CAMPEL-L: California Moves Up Pri[m]ary (news) (FWD)

Mon Sep 28 20:32:08 PDT 1998

Perhaps the CA move will cause single winner reform or at least a national
Date:  Mon, Sep 28, 1998 5:22 PM EDT
From:  SErtelt
Subj:  CAMPEL-L: California Moves Up Pri[m]ary (news)

Calif. Moves Up 2000 Primary Date

SACRAMENTO, Calif. (AP) -- Gov. Pete Wilson signed a bill Monday that pushes
up the state's presidential primary to the earliest possible date -- March 7,
2000 -- in an attempt to give California more clout in the presidential
selection process.

The bill moves the date of California's primary to the first Tuesday in March,
which would be about a week after New Hampshire's traditionally first-in-the-
nation primary in presidential election years. The precinct caucuses in Iowa
are even earlier.

``California voters are finally going to have some clout in deciding who the
major parties nominate for president,'' Wilson said.

California is the most populous states, with 33 million people, and its
economy ranks as the seventh-largest in the world. Yet, California primaries
in recent years have typically taken place in June, long after the nominations
are sealed up.

At least nine other states, including New York and several New England states,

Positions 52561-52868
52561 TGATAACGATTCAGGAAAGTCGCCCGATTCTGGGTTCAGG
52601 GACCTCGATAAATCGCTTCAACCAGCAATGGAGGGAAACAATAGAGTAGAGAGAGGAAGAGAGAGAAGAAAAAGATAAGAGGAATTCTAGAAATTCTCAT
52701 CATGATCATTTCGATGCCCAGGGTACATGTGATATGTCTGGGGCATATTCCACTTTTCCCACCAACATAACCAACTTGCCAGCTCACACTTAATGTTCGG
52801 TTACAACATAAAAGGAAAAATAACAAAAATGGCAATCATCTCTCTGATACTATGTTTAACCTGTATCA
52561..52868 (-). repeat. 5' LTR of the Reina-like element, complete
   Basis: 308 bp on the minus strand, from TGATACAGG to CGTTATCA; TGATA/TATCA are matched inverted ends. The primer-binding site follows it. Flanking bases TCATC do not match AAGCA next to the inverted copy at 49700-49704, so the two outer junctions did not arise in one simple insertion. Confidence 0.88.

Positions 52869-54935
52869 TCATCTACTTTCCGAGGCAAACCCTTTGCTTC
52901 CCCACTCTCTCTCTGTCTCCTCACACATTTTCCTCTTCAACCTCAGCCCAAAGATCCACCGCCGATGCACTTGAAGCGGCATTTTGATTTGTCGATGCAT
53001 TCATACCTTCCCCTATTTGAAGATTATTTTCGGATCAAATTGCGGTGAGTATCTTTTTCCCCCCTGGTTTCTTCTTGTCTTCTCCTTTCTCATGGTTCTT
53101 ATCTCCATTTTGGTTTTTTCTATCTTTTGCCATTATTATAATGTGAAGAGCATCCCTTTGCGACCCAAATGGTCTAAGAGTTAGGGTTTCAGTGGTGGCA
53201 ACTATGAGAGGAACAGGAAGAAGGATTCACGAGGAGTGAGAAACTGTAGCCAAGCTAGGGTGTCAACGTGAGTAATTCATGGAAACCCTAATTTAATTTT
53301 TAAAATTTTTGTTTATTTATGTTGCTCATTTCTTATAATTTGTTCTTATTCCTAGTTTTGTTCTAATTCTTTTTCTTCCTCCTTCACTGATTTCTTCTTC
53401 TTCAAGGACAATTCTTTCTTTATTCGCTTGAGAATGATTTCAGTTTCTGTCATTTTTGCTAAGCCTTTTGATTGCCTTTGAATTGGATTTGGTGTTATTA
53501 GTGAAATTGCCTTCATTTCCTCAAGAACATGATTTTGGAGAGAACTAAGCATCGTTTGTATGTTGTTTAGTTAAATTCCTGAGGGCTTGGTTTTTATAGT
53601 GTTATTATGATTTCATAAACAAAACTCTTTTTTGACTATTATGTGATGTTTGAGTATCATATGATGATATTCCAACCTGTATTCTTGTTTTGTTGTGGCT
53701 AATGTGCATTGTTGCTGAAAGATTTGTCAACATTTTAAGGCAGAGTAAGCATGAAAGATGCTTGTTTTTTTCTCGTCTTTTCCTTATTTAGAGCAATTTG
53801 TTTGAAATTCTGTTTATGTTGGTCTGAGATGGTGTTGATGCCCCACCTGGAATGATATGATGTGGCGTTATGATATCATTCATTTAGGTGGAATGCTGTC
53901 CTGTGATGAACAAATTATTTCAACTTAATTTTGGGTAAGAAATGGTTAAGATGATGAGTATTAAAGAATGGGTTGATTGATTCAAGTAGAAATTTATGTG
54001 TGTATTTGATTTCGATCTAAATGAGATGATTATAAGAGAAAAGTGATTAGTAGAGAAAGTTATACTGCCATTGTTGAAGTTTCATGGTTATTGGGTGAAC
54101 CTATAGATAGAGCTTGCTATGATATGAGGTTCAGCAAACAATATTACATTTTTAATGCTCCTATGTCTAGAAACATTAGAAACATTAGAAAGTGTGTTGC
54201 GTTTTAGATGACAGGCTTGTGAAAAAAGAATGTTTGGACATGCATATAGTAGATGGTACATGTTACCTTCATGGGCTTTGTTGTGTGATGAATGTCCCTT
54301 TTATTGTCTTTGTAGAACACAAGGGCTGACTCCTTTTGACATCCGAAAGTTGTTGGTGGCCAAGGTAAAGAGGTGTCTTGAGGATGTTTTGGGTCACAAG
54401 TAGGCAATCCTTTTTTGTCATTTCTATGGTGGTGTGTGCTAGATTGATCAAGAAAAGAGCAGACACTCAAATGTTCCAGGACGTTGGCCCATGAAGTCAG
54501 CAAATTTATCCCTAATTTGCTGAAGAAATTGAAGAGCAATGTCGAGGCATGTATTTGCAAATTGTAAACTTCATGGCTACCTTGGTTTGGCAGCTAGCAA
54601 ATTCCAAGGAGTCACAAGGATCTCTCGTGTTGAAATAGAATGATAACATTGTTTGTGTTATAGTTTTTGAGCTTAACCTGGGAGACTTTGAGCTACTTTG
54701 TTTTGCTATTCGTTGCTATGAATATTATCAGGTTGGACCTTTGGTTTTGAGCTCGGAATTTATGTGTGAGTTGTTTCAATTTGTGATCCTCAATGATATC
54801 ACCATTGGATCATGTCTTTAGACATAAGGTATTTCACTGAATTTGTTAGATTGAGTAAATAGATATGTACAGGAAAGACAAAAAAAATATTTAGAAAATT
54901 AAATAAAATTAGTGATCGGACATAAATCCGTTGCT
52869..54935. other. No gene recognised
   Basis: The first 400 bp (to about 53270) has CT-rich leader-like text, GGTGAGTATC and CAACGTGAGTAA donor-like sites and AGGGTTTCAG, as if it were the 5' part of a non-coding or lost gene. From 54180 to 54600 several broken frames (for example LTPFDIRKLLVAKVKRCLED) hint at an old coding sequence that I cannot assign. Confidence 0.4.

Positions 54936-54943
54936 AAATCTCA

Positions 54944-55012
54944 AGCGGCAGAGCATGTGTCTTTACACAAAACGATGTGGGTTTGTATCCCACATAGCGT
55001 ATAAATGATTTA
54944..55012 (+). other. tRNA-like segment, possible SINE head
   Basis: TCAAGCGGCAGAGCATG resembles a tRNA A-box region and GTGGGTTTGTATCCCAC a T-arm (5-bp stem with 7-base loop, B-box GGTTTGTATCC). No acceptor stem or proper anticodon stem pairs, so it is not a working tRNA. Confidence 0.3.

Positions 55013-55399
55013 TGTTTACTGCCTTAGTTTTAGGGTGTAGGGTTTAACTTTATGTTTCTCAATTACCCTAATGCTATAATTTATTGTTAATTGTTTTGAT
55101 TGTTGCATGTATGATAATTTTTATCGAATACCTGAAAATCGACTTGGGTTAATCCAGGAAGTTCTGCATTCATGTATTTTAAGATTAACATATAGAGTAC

also want to hold primaries on the first possible primary day recognized by
the Democratic Party. The party makes an exception for New Hampshire's
primary, which is always first. The Republican Party doesn't have a similar

Wilson, a Republican who is contemplating a presidential run in 2000, wouldn't
comment on whether he plans to use the early primary for his own White House

Wilson spokesman Sean Walsh said Wilson is unlikely to decide on his political
future before his second term ends in January.

Proponents of the early primary have said that presidential candidates come to
California early and often to raise money, but because of the state's late
primary, have not been forced to take up California issues.

Other states have been worried about California moving up its primary, knowing
it will diminish the attention they get from presidential candidates.

Massachusetts Secretary of State William Galvin on Monday criticized
California's move as a ``disaster for the traditional presidential primary
process as we've known it.''
D- The current presidential primary process is a disaster beyond belief
producing a sure loser for the D's or R's every 4 years.

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